Subject(s)
COVID-19 , SARS-CoV-2 , Humans , Leukocytes, Mononuclear , Phenotype , T-Lymphocytes
10.
J Clin Invest ; 131(12)2021 06 15.
Article in English | MEDLINE | ID: covidwho-1269823

ABSTRACT

T cells are involved in control of coronavirus disease 2019 (COVID-19), but limited knowledge is available on the relationship between antigen-specific T cell response and disease severity. Here, we used flow cytometry to assess the magnitude, function, and phenotype of SARS coronavirus 2-specific (SARS-CoV-2-specific) CD4+ T cells in 95 hospitalized COVID-19 patients, 38 of them being HIV-1 and/or tuberculosis (TB) coinfected, and 38 non-COVID-19 patients. We showed that SARS-CoV-2-specific CD4+ T cell attributes, rather than magnitude, were associated with disease severity, with severe disease being characterized by poor polyfunctional potential, reduced proliferation capacity, and enhanced HLA-DR expression. Moreover, HIV-1 and TB coinfection skewed the SARS-CoV-2 T cell response. HIV-1-mediated CD4+ T cell depletion associated with suboptimal T cell and humoral immune responses to SARS-CoV-2, and a decrease in the polyfunctional capacity of SARS-CoV-2-specific CD4+ T cells was observed in COVID-19 patients with active TB. Our results also revealed that COVID-19 patients displayed reduced frequency of Mycobacterium tuberculosis-specific CD4+ T cells, with possible implications for TB disease progression. These results corroborate the important role of SARS-CoV-2-specific T cells in COVID-19 pathogenesis and support the concept of altered T cell functions in patients with severe disease.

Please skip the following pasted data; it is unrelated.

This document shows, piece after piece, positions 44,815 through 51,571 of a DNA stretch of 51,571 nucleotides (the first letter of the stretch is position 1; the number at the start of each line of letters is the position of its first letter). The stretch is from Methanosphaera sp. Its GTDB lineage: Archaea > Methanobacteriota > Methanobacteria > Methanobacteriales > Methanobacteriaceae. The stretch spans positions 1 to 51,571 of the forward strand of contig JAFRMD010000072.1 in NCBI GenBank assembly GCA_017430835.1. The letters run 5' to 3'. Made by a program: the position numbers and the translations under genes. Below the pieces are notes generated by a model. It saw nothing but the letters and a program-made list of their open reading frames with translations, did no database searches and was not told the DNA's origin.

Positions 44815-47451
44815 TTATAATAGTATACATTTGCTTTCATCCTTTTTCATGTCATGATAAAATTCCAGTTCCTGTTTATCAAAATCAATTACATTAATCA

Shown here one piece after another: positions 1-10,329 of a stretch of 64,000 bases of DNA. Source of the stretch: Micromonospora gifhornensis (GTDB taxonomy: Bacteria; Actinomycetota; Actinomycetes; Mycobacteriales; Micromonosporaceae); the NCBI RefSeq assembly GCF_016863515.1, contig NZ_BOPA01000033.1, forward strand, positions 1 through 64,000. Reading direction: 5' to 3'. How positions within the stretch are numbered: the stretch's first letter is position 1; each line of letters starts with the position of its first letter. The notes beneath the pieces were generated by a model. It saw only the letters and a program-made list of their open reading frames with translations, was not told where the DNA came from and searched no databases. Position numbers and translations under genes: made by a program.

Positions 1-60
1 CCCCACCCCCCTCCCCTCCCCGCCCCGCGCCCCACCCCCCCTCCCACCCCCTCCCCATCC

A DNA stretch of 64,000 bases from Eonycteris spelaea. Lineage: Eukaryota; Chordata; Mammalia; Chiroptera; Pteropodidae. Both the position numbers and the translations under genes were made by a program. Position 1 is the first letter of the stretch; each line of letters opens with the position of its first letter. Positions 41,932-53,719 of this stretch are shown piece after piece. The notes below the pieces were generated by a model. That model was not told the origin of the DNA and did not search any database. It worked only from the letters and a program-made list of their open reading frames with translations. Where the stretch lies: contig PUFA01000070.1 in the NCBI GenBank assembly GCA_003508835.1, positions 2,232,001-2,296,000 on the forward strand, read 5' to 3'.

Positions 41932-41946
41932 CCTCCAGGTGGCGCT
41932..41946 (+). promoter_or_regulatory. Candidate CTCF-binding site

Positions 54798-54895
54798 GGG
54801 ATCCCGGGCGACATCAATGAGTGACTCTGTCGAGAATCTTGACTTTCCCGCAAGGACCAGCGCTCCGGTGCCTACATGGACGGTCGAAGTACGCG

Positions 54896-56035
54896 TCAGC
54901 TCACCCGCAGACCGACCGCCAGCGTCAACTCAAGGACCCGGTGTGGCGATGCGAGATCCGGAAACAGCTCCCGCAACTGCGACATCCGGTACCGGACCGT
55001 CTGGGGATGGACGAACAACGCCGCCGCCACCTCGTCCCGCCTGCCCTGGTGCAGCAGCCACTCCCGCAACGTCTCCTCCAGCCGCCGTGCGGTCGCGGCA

Subject(s)
CD4-Positive T-Lymphocytes/immunology , COVID-19/immunology , Coinfection/immunology , HIV-1/immunology , Mycobacterium tuberculosis/immunology , SARS-CoV-2/immunology , Tuberculosis/immunology , Adult , Aged , CD4-Positive T-Lymphocytes/pathology , COVID-19/pathology , Coinfection/pathology , Female , Humans , Male , Middle Aged , Severity of Illness Index , Tuberculosis/pathology
11.
Nat Med ; 27(8): 1362-1366, 2021 08.
Article in English | MEDLINE | ID: covidwho-1246381

ABSTRACT